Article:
Anxious protestors attended an exhibition of a planned wind farm near Cumwhinton. The Newlands Windfarm exhibition - held in the village hall - was put on by Bolsterstone plc and featured designs for three turbines. The turbines could be up to 115ft tall and residents are concerned about the effect on the surroundings. Alison Stamper, who is organising an action group, has lived in the village for 30 years. If the turbines are given the go-ahead they will be a few hundred feet from her home.
It is a rare lunar spectacle whose significance dates back to ancient times, drawing visitors to the Isle of Lewis from across the world. But now the druids, pagans and witches who gather at the Callanish Stones fear the next time they visit their treasured view of the Moon could be ruined by a 53-turbine wind farm. ...Beinn Mhor Power plans to build turbines on the Eisgein Estate in Lewis, some of them on the Old Woman of the Moors. One would be built on a lump that looks like her knee, and others would be on the skyline. Archeologist Ian McHardy said the lunar phenomenon is mentioned in the Historic Scotland guidebook for the area. "I think it's an integral part of Callanish and should have been afforded higher protection. The wind turbines would be a significant part of the view."
A petition bearing the names of 500 residents opposed to plans to site a wind farm between Swinford and Walcote has been handed to Harborough District Council. Campaigners from the Stop the Swinford Wind Farm Action Group (SSWFAG), spent a number of weeks gathering the names and addresses of people opposed to the plans. They handed the petition to the planning department at the district council on the last official date of public consultation on the proposals. Renewable energy firm Nuon UK are seeking 11 wind turbines, each 125m tall.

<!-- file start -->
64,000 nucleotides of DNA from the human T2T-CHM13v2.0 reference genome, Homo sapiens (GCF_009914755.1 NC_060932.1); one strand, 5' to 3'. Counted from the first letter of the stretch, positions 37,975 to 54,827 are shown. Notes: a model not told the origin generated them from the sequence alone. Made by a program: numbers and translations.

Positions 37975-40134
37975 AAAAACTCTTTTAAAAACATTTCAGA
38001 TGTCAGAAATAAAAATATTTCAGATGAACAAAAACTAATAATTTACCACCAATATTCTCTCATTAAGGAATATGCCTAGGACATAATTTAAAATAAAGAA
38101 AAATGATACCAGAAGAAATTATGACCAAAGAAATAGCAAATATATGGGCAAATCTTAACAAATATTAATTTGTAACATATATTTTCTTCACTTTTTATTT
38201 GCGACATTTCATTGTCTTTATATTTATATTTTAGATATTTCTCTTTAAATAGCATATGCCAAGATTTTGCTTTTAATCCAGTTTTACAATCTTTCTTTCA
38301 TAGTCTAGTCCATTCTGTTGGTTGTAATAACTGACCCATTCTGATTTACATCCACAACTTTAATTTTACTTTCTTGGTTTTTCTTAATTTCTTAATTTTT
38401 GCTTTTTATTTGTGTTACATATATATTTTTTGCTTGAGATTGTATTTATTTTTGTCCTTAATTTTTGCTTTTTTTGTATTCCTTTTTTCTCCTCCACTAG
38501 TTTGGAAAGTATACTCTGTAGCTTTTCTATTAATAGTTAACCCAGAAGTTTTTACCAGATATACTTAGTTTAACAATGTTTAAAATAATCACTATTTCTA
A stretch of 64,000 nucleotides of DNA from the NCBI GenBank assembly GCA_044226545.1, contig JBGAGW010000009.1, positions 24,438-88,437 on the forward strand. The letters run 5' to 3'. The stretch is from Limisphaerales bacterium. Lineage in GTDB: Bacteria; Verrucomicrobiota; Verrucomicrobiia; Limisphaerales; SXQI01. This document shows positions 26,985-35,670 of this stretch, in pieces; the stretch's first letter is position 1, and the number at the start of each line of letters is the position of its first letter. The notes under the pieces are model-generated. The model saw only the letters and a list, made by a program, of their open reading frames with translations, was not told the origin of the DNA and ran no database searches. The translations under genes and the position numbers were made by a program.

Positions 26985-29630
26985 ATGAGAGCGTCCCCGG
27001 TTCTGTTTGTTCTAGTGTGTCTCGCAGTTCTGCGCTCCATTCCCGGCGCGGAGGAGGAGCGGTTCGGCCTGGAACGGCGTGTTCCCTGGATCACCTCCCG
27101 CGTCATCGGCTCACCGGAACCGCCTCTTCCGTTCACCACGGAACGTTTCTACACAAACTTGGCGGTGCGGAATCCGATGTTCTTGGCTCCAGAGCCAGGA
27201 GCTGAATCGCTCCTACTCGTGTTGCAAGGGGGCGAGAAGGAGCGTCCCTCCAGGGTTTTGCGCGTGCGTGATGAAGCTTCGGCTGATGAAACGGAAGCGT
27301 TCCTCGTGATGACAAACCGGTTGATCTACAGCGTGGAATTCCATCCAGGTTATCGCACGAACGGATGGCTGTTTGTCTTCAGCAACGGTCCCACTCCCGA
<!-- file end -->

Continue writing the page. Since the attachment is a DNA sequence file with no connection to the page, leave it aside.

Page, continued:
A community has been told that it is in line for a £375,000 windfall if a windfarm which developers want to site on its doorstep, gets the go-ahead. Bolsterstone Plc says it will submit a planning application in June to put up three wind turbines at Cumwhinton. If Carlisle City Council grants permission, a community fund would be set up - giving £15,000 a year for its 25-year lifespan.
Hempnall Parish Council has recommended for refusal plans to build a seven turbine windfarm in the village. The unanimous decision was made at the parish council's meeting on Wednesday, on the grounds of visual intrusion, noise and cumulative effect. "We feel it would blight our beautiful countryside," said parish chairman Geoff Moulton. "We were also worried about the cumulative effect, when you look at the number of wind farm applications on the table at the moment."
Despite more than 370 letters of objection and a refusal by the council's planning committee, a Scottish Government Reporter has upheld an appeal lodged by energy company Airtricity, and granted permission for 10 wind turbines. Scottish Borders Council's voted last July to reject the application - proposed on land located past Blawearie, above Whitslade - on the grounds that it would have an unacceptable impact on the landscape. Although this was a decision which backed a local campaign, it opposed planning officers' original recommendations and led to a public enquiry at Selkirk Rugby Club. But after studying all the submissions, the Reporter has finally ruled that the development can go ahead.
Parish councillors are calling on district planners to refuse a controversial application by green power company Enertrag UK to build a wind farm at Hempnall. The Diss-based firm is seeking consent to site seven 125m high turbines on land at Bussey's Loke, in the south Norfolk village near Norwich, to supply renewable energy for the National Grid. But the scheme has sparked fierce opposition from local residents who claim the development would create a huge visual impact on Hempnall and surrounding villages, and have set up campaign group Showt (Stop Hempnall's Onshore Wind Turbines).